Founded by two former Queen’s students, Mero Technologies has flourished thanks to its support from the university’s innovation ecosystem.

How can you tell when Mero Technologies’ innovation is working? Easy. You don’t notice it. Walk into the washroom in any large commercial building where their technology is in use, and you’ll see full soap and paper towel dispensers, and plenty of toilet paper in the stalls. All thanks to the sensors and platform they have developed that monitor these products, which send a message via the cloud to the cleaners when they are running low. It’s not glamorous. In fact, it’s downright mundane – but in a good way. If they weren’t there, we would definitely miss them. But what is amazing is how far Mero’s founders, first as Queen’s University students and now as graduates, have taken their product from its earliest stages in just five years. Listening to their potential customers, and seeking and heeding advice they gained in the Queen’s innovation ecosystem, has helped them grow, gain a US patent on their technology (as of this April) and now has them poised on the brink of major success.

Nathan Mah and Cole MacDonald
Mero Technologies founders Nathan Mah (L) and Cole MacDonald (R).
Photo courtesy of Mero Technologies.

Co-founder Nathan Mah still remembers the day he didn’t meet his future business partner, Cole MacDonald. In 2017, Mah was enrolled in the Master of Management Innovation & Entrepreneurship at Queen’s Smith School of Business.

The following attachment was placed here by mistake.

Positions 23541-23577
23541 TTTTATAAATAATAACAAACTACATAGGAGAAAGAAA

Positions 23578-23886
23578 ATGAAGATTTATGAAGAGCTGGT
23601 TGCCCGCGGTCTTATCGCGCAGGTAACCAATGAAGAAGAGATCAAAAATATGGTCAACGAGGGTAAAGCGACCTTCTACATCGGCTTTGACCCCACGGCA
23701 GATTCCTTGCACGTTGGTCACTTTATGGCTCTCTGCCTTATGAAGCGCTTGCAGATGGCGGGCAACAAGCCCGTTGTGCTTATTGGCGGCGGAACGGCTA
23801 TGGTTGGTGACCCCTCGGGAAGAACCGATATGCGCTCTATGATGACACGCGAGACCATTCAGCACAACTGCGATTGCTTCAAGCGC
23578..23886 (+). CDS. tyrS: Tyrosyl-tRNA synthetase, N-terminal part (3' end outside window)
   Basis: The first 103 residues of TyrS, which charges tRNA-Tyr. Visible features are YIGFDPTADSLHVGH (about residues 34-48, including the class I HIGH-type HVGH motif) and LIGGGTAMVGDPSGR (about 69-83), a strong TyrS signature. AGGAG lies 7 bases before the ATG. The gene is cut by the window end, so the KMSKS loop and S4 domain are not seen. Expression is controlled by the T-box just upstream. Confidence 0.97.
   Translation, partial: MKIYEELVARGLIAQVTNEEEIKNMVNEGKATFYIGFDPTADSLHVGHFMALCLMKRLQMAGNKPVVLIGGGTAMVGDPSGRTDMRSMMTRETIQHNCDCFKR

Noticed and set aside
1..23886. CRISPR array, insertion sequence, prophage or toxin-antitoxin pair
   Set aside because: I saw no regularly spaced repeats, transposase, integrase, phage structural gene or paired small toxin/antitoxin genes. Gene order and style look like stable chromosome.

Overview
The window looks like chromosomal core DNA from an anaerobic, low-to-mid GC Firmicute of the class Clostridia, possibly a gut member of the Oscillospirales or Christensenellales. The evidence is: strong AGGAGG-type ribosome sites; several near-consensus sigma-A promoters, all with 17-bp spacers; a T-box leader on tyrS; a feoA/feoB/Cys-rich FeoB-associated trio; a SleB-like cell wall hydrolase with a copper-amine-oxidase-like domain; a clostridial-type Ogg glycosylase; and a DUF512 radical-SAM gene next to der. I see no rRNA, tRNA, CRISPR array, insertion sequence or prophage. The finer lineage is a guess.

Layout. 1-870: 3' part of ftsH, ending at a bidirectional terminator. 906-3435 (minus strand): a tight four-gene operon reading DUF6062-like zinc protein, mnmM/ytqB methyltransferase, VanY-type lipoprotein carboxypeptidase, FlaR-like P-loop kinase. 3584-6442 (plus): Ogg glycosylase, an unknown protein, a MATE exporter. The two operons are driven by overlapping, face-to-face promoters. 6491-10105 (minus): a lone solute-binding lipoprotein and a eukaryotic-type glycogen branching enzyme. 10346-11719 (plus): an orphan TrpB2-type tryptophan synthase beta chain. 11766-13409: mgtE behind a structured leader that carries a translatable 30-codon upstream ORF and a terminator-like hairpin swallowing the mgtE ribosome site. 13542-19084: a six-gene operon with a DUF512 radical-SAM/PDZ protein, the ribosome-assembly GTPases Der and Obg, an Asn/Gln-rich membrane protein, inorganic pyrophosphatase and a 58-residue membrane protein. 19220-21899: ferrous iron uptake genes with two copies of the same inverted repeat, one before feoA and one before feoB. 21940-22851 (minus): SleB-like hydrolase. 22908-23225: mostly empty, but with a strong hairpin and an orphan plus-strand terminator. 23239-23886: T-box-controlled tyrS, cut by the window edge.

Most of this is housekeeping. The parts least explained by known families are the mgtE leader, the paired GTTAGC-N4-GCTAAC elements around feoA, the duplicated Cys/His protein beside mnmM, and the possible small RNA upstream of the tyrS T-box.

“As part of class we were given the opportunity to meet engineering students and get exposed to different research projects,” he says. The day that MacDonald, an electrical engineering student at Queen’s came in to show off the sensor he’d developed, Mah wasn’t there. A friend told him about it, however, “and I knew immediately that this was the idea that I wanted to pursue.”

From the beginning, there was one point the two agreed on. While a lot of prospective entrepreneurs lock in on the money they can make, they had a different focus. “For us, it was about how much of a problem does this actually solve for real-life customers?” In fact, as it turns out, it solved quite a problem, and one that went beyond user convenience. To make sure that washrooms are always properly supplied, many cleaners and property managers have a pre-emptive approach to stocking them – if there is only a quarter-roll of toilet paper or a half-roll of paper towels in place, they throw it away and replace it with a new one to make sure they don’t run out. Mero’s innovation would cut down on waste, saving money and the environment in the process.

Ensconced in Queens Innovation Park by 2017, as part of the Canada Accelerator and Incubator Program (CAIP), the two embarked on what Mah calls a two-year process of customer validation and research and development. “We spent whole days in some of those Innovation Park meeting rooms picking up the phone and dialling potential customers,” says Mah (Innovation Park also gave them room to tinker with their product and let them use its washrooms as an informal test bed for their sensors).